If you’re headed to Rutherglen, you cannot miss these absolute gems. Make sure you chat to the winemakers while you’re there to learn more about this fascinating region. We’ll tell you who to look out for below.
Winemaker Marc Scelzo is a big fan of off-beat wine varieties that will make you look like a WSET-holding sommelier at your next dinner party.
Think warmer climate varietals from Southern Europe, France and Spain and you’re there. We’re talking Grenache Blanc, Viogner Rousanne, Fiano, and Mourvedre.
Now owned by the De Bortoli family of winemakers, The Tuleries is a must-see.
You can even stay at The Tuleries with their on-site rooms.
Founded in 1970 by the current Campbell family’s great-great grandfather, Jane and Juliette Campbell are fifth-generation winemakers.
You can find plenty of lighter styles here, including the excellent Sixties Block red.
Make sure you ask for a glass of the GG&T before you leave. It’s short for Grenache G&T, as it’s a white varietal that tastes more like a gin and tonic than a wine! It’s a special from the winemaker this season, and definitely worth a look.
Stanton and Killeen
If you’ve just left Campbell’s, S&K is right across the road! Probably don’t even have to unpark your car, just enjoy the scenic stroll down the way.
Owned by mother Wendy and daughter Natasha, the pair are sixth- and seventh-generation Killeen wine makers.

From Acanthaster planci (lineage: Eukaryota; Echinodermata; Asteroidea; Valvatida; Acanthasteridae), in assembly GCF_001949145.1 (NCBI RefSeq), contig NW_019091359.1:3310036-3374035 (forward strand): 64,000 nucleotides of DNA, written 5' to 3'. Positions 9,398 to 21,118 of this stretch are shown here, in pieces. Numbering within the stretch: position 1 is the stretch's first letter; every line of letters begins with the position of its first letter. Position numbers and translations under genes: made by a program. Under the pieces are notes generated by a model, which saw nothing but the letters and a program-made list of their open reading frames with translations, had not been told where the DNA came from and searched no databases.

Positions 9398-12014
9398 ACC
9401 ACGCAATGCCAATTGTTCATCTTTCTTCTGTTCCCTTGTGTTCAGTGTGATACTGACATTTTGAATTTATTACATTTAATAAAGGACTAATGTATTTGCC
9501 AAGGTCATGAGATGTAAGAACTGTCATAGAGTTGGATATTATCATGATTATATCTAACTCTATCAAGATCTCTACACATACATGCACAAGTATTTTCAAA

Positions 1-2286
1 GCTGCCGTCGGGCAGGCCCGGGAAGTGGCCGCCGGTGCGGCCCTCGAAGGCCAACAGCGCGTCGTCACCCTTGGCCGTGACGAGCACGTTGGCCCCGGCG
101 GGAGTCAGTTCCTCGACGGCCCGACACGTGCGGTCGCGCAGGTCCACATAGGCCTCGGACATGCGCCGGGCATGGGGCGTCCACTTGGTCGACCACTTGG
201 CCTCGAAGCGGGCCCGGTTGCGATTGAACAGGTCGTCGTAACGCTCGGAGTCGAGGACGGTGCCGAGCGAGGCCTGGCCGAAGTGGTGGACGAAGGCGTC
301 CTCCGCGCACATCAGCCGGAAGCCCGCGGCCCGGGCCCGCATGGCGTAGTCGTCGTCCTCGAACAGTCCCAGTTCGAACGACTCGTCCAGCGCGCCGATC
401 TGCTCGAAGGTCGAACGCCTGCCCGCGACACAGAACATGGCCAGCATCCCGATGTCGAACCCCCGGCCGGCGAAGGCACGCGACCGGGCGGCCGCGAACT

They have 14 grape varietals, including some incredible Portuguese grapes planted in 2015 that thrive in the warmer climate of Rutherglen.
Make sure you check out their Rose, and the 2021 Arinto.
This winery is also obsessed with sustainability. They’ve recently upgraded the facility to run from solar power, and they’re investigating ways to make the business greener overall. Everything from bottling in lighter glass through to naturally cleaning the water used so as not to include more chemicals in the whole process.
Andersons of Rutherglen
Andersons is run by the eponymous father/daughter winemaker team of Christobelle Anderson and her father. Dad founded the winery in 1993, and they’ve been making wine together for decades now.
They’re a big proponent of sparkling wines, and the 2018 Sparkling Lizzie is definitely one to stop by for.